Childhood and the Industrial Revolution: Child Labor and Juvenile Crime
During the Industrial Revolution, a variety of jobs were employed by young children. One of these jobs was in the mining industry. Children, both boys, and girls were expected to work upwards of sixteen hours a day in unsafe conditions (Rogers, 2003). Mostly, the children working in the mines suffered from high levels of fatigue. One example is of an eight-year-old boy, whose mother had to come and take him home because he could not physically walk (Rogers, 2003). Other children worked in textile factories for around the same amount of hours per day (Rogers, 2003).
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I believe that children who were employed during the Industrial Revolution did not have a childhood. They were working long hours during the day and were too exhausted at night to do anything but sleep. I also feel that the children did not have much of family life. More likely than not, their mothers were also working. I think that if the children were not working, they were deprived of a family upbringing. I can imagine a mother working all day did not want to come home and have to entertain or care for their children due to sheer exhaustion.
It baffles me that in the article by Ure, factory work for children is not criticized, but defended (Rogers, 2003). I cannot believe that they would say that children are better off being cooped up indoors all day and that airborne illness was less prevalent in a factory environment (Rogers, 2003).
With the coming of more and more people to the cities for factory work, there was an increase in crime rates. Some of these crimes were committed by juvenile offenders, mostly young boys (Shore, 2000). At the time, children were convicted of these crimes in quick trials by several magistrates and were often sentenced to hard labor in adult prisons (Shore, 2000). According to Shore (2000), the juveniles would commit their crimes for probably a year before they were caught and brought to a magistrate. At this point, if the child was found guilty, they would “receive a fine, a whipping, or more likely a short spell in the house of correction” (Shore, 2000, p. 26).
More likely than not, children would still go on to commit further criminal acts and often end up in prison for longer periods (Shore, 2000). If the crime committed by a juvenile was especially heinous, such as murder, they could still be sentenced to death (Shore, 2000). As the era progressed, changes were made to the juvenile system so children were beginning to be placed in reform schools as opposed to being sentenced to hard labor or prison time (Shore, 2003).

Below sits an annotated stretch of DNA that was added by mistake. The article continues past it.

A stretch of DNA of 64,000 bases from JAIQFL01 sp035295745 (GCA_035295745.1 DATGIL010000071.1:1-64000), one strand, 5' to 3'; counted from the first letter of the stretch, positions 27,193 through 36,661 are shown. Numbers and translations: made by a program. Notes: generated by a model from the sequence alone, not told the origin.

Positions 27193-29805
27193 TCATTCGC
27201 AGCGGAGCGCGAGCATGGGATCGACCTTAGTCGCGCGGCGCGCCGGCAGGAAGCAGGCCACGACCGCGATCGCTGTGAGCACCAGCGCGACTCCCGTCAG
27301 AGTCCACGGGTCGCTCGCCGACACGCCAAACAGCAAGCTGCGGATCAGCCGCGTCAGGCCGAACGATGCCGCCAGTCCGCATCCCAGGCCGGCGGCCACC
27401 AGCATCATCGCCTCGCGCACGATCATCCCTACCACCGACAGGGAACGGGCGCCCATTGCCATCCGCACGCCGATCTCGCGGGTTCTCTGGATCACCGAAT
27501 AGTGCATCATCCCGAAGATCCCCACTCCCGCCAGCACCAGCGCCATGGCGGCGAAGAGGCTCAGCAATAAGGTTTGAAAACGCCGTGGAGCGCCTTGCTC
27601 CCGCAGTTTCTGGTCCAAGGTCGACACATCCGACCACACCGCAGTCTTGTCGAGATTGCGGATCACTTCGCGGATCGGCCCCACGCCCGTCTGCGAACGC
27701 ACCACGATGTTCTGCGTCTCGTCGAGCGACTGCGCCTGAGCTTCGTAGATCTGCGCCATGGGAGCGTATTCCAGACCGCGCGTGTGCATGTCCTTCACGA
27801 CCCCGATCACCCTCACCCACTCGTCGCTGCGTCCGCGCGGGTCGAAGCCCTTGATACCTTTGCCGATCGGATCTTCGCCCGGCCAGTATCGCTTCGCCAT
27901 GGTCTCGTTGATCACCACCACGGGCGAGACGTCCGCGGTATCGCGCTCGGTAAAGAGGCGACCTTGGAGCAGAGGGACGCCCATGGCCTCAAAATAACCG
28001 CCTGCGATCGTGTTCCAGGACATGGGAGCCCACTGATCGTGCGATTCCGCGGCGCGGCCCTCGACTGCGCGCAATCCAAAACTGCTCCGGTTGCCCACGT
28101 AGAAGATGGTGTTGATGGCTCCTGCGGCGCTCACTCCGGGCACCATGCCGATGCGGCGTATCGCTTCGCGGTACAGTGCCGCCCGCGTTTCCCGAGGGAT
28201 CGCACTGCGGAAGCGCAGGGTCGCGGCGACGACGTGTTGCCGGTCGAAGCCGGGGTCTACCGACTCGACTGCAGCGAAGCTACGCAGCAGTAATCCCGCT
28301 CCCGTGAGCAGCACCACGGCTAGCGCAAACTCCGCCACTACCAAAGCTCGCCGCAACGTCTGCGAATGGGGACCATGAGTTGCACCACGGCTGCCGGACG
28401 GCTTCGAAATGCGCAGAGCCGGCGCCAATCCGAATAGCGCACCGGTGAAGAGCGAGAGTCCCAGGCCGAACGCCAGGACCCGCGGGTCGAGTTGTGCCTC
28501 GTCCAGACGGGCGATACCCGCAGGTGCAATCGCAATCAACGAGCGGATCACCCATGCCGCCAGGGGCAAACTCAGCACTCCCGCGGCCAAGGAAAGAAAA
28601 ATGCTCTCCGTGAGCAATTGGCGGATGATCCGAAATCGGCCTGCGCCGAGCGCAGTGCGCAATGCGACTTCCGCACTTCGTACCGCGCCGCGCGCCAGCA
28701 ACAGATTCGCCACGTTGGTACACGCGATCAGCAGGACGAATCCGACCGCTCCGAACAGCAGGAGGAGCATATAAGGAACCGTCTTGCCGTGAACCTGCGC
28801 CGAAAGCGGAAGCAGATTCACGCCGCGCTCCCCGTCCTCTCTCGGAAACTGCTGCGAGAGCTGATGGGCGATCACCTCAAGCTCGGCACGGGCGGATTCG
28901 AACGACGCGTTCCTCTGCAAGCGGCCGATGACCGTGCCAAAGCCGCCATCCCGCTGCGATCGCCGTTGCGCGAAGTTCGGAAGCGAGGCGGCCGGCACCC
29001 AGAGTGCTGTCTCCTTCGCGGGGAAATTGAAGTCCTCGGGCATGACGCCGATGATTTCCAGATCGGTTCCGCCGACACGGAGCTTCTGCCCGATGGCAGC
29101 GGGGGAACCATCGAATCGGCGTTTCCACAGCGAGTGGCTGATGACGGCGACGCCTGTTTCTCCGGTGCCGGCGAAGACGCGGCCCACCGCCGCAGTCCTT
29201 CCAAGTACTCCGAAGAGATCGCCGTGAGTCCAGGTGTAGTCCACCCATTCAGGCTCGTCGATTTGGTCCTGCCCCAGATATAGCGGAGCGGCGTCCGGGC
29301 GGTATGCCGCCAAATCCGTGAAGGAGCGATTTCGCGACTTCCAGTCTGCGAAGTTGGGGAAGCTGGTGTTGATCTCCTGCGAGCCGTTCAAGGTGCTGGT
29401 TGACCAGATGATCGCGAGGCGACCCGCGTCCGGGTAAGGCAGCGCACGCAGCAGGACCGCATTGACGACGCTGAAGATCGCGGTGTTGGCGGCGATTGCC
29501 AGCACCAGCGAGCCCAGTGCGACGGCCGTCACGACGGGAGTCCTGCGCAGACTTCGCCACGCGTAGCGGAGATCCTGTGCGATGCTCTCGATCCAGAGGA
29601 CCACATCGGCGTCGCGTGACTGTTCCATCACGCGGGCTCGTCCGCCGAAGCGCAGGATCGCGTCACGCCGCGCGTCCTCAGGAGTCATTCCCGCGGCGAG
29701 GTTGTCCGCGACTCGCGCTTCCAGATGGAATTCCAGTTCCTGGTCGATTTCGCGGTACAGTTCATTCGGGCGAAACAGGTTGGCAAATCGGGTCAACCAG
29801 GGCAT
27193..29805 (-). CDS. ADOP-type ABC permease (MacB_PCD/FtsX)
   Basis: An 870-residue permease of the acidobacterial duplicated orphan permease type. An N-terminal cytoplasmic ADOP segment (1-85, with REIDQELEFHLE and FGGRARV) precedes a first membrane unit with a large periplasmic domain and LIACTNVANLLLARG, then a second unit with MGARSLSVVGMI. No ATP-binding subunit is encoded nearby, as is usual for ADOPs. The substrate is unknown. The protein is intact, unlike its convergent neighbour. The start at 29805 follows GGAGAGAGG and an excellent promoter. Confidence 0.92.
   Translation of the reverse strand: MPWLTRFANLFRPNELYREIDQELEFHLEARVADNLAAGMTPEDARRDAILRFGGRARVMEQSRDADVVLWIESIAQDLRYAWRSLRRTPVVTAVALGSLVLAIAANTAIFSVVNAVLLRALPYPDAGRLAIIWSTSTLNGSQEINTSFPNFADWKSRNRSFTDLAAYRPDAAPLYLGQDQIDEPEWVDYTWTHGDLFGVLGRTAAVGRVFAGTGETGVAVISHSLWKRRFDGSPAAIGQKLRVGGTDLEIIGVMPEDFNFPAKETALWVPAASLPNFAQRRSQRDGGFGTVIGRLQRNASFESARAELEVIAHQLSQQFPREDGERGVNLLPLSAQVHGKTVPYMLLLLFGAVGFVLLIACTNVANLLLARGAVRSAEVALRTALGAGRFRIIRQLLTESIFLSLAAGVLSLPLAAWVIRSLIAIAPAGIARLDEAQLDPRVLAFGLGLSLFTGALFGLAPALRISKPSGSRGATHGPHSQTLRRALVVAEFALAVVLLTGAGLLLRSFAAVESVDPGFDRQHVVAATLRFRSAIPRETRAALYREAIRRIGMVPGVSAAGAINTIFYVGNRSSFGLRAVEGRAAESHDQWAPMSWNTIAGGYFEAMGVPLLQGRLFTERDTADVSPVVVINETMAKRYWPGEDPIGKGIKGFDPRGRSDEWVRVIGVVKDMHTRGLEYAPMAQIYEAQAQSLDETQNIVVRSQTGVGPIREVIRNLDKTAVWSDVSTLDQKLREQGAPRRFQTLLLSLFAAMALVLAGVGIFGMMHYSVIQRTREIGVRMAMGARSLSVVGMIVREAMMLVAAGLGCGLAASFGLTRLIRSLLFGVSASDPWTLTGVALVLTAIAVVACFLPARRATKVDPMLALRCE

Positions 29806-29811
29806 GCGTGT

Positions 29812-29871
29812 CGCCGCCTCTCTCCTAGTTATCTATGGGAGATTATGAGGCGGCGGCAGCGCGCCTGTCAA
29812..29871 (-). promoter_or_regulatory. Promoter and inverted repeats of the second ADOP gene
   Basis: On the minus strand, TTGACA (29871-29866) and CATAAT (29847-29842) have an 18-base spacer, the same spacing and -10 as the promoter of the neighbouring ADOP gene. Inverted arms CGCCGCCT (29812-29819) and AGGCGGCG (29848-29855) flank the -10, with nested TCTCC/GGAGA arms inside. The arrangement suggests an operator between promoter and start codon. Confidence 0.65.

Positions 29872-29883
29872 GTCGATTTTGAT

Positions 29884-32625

I find it very interesting that children were treated so much like adults during this period. I would think that courts would understand that juveniles who committed crimes probably did not have any other choice. Most likely, they were probably starving and needed to steal food to stay alive. I think what happened was that the courts just saw an increase in crime and took action the best way they knew how. I am glad children are no longer sentenced to death and there is much more being done to rehabilitate child offenders. Word Count: 542
Aspects of Childhood in the 18th and 19th Centuries
“The Story of Grandmother” differs greatly from that of the ones written by Perrault and the Brothers Grimm. “The Story of Grandmother” does not seem to be something that would be read to children, in my opinion. It involves themes such as cannibalism and sex. The wolf eats the grandmother, as in the other tales; however, he saves bits of meat and the blood of the grandmother that the little girl eats when she arrives at the home (Tatar, 1999).
Also, the author of this tale has the cat tell the little girl that she is a “slut” for eating these things and the wolf entices her to take off her clothing (Tatar, 1999). I do not think that at the time, parents would want their children to be told tales that involved taboo subjects like sex or even the illusion of sex. Also, there is no mention of the little girl wearing a red riding hood or red garments. The elements of cannibalism and sex are removed by both Perrault and the Brothers Grimm in their later versions.